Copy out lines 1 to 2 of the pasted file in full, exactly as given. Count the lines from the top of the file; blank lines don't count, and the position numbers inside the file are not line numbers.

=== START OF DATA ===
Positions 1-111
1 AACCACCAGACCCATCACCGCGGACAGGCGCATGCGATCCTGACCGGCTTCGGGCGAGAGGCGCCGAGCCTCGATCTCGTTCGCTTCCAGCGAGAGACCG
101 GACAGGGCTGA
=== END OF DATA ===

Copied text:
Positions 1-111
1 AACCACCAGACCCATCACCGCGGACAGGCGCATGCGATCCTGACCGGCTTCGGGCGAGAGGCGCCGAGCCTCGATCTCGTTCGCTTCCAGCGAGAGACCG